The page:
Btw. here is first response of Ingram. As you’ve predicted, it isn’t exactly enlightened. It is unbelievable that somewhere there he writes that this paper of Analayo is aggressive. The only aggressive parts are citations of Ingram words insulting religious buddhism.

Blessings to the Sangha who protects the True Dhamma despite all difficulties. :dharmawheel: :anjal:


Anālayo’s exact words were that Ingram’s ideas have no value outside of his own imagination. I think that is aggressive, shockingly so. It is the sort of thing you say to a terrible enemy.


Anālayo’s exact words were that Ingram’s ideas have no value outside of his own imagination. I think that is aggressive, shockingly so. It is the sort of thing you say to a terrible enemy.

I think this is still quite polite when put against what Ingram wrote in his book.

Citation of Ingram words from his book that shows he’s working against support of Sangha:

Rather than considering that his assessment of his own
progress could be mistaken, Ingram (2008/2018, p. 332) arrived at the following assessment of Theravāda (and early
Buddhist) doctrine:

Its maps of enlightenment still contain a hefty helping of scary market-driven propaganda and so much
garbage that is life-denying, dangerously out of
touch with what happens, and an impediment to
practice for millions of people. That the enlightened
lineage holders of the modern Theravada and their
ex-monk and ex-nun Western counterparts do not
have the guts to stand up and say, “We are deeply
sorry that for 2,500 years, many of our predecessors
perpetuated this craziness to put food in their bowls
and fool ignorant peasants so that they might be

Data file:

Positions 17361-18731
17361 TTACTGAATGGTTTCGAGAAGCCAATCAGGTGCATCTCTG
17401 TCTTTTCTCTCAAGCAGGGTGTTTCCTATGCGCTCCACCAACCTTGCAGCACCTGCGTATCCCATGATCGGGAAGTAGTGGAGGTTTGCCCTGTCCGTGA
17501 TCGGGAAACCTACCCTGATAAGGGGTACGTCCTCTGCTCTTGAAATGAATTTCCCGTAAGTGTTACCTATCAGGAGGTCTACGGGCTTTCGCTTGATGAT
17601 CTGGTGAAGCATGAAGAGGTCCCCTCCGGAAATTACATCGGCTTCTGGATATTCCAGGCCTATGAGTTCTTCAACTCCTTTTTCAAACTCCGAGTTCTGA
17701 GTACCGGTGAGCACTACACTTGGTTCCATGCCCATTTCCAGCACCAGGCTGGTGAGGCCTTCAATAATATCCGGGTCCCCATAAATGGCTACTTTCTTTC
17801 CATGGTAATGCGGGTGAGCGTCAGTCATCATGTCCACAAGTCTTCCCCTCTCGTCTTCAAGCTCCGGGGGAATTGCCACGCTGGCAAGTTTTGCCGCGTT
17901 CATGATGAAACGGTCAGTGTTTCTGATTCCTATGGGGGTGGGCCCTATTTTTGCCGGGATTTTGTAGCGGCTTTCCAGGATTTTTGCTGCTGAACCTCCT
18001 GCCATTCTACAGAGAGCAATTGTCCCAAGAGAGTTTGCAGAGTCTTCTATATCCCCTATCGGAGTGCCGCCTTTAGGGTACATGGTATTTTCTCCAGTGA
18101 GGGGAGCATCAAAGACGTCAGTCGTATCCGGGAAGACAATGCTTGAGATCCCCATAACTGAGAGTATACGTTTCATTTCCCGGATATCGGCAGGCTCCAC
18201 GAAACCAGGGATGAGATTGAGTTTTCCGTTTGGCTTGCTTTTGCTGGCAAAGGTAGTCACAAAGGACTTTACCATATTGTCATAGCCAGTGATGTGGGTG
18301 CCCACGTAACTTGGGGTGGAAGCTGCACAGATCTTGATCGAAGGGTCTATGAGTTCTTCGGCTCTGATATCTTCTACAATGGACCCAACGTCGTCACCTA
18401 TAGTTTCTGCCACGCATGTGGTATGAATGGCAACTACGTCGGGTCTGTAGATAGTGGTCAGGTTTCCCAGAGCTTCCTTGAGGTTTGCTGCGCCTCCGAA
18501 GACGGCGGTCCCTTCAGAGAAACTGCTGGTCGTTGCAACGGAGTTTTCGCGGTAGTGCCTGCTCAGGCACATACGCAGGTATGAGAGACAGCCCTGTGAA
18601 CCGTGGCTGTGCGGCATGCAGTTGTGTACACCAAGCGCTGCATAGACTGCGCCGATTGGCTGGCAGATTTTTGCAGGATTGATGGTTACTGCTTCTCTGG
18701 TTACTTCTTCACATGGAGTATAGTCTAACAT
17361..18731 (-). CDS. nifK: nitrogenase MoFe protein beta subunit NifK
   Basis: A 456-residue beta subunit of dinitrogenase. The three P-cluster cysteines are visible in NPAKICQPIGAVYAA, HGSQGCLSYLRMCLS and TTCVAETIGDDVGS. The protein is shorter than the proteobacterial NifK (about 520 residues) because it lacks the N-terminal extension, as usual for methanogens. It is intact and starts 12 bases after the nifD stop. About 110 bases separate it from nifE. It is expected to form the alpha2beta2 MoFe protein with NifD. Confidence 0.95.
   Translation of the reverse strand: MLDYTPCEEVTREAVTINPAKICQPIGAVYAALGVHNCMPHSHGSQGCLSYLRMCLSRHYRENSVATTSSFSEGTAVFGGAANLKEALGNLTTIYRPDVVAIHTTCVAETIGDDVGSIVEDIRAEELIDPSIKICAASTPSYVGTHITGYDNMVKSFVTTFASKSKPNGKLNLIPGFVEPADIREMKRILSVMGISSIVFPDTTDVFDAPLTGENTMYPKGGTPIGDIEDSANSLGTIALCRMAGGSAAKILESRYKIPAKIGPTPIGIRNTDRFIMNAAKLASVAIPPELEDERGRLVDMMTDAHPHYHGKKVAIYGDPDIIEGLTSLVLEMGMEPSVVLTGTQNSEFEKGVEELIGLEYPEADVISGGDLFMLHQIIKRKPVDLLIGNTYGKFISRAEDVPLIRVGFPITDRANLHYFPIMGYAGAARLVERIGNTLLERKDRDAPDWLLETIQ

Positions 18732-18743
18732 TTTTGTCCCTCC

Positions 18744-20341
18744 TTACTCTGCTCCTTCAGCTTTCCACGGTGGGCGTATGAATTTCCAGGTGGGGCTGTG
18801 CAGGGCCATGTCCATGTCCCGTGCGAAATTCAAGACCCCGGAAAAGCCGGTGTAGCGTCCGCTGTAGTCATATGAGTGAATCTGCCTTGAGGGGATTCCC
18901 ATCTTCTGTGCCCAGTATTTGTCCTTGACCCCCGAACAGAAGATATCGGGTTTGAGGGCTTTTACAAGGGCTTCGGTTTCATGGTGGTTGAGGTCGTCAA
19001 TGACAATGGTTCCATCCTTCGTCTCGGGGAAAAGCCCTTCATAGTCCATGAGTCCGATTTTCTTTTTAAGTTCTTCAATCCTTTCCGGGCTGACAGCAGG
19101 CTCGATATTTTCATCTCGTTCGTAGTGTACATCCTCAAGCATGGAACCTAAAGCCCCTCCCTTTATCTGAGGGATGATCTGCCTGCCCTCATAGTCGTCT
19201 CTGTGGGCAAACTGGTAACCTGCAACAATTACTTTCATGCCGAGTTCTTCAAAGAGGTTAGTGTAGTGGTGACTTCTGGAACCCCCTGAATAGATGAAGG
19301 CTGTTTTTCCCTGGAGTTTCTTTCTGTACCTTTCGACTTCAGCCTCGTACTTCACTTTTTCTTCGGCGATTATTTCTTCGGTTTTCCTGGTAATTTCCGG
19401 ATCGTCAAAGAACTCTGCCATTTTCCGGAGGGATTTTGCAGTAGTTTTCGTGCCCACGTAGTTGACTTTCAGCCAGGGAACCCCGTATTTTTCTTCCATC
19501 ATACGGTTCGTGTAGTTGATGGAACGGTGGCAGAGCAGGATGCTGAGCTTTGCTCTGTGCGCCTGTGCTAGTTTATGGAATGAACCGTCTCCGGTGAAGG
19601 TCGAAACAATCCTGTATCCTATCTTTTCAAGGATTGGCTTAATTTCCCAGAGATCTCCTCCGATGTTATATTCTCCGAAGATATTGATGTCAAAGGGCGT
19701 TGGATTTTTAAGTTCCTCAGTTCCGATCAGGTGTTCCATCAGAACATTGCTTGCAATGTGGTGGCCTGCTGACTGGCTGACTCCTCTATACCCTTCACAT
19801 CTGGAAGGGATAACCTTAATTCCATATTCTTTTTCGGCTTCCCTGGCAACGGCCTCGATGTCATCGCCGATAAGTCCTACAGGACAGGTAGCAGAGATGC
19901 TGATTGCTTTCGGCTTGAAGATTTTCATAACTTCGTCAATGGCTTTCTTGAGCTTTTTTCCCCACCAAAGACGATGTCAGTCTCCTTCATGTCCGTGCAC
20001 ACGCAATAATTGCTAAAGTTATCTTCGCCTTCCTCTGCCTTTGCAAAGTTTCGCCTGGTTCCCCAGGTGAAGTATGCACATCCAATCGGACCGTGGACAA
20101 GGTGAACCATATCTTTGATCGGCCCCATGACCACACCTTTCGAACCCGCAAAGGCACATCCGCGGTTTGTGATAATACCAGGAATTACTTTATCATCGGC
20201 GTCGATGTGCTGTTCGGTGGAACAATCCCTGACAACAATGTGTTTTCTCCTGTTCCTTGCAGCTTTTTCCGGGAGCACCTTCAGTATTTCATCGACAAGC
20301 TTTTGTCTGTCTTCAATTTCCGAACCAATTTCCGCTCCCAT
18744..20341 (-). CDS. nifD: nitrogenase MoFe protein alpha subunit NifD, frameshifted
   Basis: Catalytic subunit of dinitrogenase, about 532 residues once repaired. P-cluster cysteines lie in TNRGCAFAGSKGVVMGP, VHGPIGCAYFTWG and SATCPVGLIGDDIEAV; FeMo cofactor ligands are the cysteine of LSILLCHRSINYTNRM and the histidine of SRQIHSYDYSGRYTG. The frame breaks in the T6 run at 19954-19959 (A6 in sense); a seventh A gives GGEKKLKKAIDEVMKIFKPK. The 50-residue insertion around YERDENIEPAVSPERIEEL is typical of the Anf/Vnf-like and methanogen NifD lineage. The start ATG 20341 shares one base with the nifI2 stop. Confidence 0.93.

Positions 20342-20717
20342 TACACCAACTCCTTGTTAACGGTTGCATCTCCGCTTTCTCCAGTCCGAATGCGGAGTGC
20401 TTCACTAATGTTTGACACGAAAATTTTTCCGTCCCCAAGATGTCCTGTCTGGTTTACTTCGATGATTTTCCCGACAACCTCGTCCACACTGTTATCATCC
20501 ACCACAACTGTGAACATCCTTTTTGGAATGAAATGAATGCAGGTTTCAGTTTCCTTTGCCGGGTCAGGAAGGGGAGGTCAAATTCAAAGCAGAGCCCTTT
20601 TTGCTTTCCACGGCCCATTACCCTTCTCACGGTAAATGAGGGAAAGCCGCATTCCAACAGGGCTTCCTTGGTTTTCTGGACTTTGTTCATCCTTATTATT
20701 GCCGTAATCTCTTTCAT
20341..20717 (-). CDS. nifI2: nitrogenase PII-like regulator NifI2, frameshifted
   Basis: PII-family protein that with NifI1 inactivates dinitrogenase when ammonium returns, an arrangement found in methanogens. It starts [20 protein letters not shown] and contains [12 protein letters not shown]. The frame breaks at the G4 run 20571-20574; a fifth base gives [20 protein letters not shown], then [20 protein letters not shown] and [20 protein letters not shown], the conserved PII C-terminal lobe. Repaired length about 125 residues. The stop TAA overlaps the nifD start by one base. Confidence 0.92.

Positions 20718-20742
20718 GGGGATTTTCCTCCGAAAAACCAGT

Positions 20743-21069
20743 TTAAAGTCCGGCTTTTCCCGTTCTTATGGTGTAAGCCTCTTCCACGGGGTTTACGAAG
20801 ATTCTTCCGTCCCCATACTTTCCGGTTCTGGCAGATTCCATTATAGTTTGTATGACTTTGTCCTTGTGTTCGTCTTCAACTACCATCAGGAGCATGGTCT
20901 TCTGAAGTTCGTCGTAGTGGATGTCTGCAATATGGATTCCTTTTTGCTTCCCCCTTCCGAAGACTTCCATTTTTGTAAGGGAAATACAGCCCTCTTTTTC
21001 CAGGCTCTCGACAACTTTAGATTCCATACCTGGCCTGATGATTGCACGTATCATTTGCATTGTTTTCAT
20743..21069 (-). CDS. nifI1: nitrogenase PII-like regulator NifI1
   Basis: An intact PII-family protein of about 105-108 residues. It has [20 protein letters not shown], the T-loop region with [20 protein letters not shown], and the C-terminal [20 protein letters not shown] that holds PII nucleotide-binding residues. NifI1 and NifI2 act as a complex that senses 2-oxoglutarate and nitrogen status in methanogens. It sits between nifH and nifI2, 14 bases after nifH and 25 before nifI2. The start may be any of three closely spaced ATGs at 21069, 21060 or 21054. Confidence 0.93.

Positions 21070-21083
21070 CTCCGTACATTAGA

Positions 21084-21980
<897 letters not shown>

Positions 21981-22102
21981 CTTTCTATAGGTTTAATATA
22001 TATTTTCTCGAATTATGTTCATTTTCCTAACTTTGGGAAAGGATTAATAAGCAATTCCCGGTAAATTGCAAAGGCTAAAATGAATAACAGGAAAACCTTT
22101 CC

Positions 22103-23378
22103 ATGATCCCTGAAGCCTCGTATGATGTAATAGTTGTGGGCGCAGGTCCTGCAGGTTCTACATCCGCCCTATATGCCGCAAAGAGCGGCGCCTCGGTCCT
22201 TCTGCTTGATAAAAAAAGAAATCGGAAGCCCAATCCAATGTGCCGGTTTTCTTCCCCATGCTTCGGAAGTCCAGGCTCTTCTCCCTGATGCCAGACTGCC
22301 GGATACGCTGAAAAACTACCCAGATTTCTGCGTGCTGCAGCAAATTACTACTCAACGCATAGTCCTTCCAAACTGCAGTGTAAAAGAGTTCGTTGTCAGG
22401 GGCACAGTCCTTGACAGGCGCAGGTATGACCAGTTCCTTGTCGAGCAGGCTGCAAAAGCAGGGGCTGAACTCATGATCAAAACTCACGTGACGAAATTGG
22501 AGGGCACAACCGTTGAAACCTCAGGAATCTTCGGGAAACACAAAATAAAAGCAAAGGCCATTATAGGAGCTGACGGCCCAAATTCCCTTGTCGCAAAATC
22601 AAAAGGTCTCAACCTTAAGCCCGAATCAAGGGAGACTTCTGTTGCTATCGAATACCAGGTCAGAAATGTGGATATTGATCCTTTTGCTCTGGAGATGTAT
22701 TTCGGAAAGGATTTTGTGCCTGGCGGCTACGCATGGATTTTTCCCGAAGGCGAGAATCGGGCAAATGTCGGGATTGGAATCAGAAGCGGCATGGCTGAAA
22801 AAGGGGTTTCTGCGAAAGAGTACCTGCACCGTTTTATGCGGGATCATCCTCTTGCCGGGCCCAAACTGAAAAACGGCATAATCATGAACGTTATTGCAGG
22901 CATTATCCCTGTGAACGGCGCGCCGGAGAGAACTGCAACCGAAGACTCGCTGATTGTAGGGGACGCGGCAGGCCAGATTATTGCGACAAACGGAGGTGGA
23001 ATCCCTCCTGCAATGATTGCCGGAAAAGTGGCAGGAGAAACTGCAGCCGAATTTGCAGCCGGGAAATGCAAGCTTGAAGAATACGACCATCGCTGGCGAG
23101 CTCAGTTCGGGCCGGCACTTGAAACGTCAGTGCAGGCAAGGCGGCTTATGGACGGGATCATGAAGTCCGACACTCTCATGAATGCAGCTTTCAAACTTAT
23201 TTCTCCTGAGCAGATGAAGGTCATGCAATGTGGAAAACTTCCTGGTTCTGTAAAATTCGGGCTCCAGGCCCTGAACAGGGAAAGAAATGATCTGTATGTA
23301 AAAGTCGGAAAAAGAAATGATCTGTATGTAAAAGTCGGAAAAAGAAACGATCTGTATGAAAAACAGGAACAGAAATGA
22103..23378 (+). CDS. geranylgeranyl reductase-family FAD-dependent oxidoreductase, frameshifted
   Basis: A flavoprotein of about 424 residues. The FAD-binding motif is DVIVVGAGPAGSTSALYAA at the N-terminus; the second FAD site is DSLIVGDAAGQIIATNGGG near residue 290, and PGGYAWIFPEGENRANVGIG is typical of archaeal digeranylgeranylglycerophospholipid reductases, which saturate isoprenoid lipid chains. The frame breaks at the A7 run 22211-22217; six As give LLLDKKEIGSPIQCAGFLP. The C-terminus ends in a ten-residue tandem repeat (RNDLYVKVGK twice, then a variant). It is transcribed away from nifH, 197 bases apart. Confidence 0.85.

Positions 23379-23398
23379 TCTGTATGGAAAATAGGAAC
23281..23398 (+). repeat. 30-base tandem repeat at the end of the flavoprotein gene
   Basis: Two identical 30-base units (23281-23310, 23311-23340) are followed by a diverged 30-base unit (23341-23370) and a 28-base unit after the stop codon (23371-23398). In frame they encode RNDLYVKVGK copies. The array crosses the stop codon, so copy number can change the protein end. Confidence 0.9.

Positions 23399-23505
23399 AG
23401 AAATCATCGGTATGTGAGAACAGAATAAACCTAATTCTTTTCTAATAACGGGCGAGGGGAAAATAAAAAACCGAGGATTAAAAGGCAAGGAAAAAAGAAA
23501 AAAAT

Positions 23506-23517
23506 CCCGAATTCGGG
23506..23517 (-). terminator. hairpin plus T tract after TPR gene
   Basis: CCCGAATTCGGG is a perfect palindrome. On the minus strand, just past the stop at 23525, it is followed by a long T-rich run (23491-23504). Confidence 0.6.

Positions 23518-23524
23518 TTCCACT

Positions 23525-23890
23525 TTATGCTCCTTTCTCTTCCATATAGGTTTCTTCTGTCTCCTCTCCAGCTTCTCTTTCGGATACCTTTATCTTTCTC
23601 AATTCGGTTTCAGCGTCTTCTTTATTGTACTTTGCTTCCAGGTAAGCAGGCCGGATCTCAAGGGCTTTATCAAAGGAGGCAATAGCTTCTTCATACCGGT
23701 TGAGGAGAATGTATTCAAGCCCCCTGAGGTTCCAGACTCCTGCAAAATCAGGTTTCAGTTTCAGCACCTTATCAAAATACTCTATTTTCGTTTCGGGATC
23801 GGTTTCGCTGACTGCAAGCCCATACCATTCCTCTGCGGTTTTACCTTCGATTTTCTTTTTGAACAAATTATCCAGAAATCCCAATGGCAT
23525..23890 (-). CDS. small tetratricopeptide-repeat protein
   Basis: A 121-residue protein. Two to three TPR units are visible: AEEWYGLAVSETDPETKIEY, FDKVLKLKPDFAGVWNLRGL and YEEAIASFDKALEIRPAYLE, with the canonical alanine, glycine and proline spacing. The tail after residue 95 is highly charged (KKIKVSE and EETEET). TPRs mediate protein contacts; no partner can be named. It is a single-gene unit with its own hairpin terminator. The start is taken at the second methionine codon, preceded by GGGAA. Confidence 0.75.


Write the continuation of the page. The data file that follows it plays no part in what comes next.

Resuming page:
supported in their other useful work, and we vow
to do better!” is a crying shame

Thing is probably many people (myself included) may deduce from that statement that Ingram distorts true dhamma, misguiding people into delusion that one can be enligtened while being full of anger and desire, at the same time pulling people away from supporting Sangha. And according to all Vinaya rules formulas, keeping sila is essential to inspire true dhamma in those without confidence, and to boost confidence of those who already have it. That is letting go of defilements, all desires included. So I don’t think that Analayo’s words are not in place. To my eyes it is just defense, some mirroring of Ingram’s attitude and exactly showing that Ingram’s vision of buddhism is totally deluded. And his book is called “Mastering core teachings of the Buddha” and not “Mastering core teachings of Daniel Ingram”. Ingram presents a very selective “teachings of the Buddha”, completely ignoring Vinaya for example, and all teachings on celibacy, renunciation of desires etc.

It is easy to sell defilements as spirituality to the masses. It is art and true service and compassion to inspire people to leave their defilements for the sake of true spiritual Liberation.

Ingram asked himself for such critique with his writing. And I’m very glad that finally someone - in this case Bhikkhu Analayo - made it. I wish it will help some people get out of misconceptions about buddhist path for their benefit and ending of dukkha.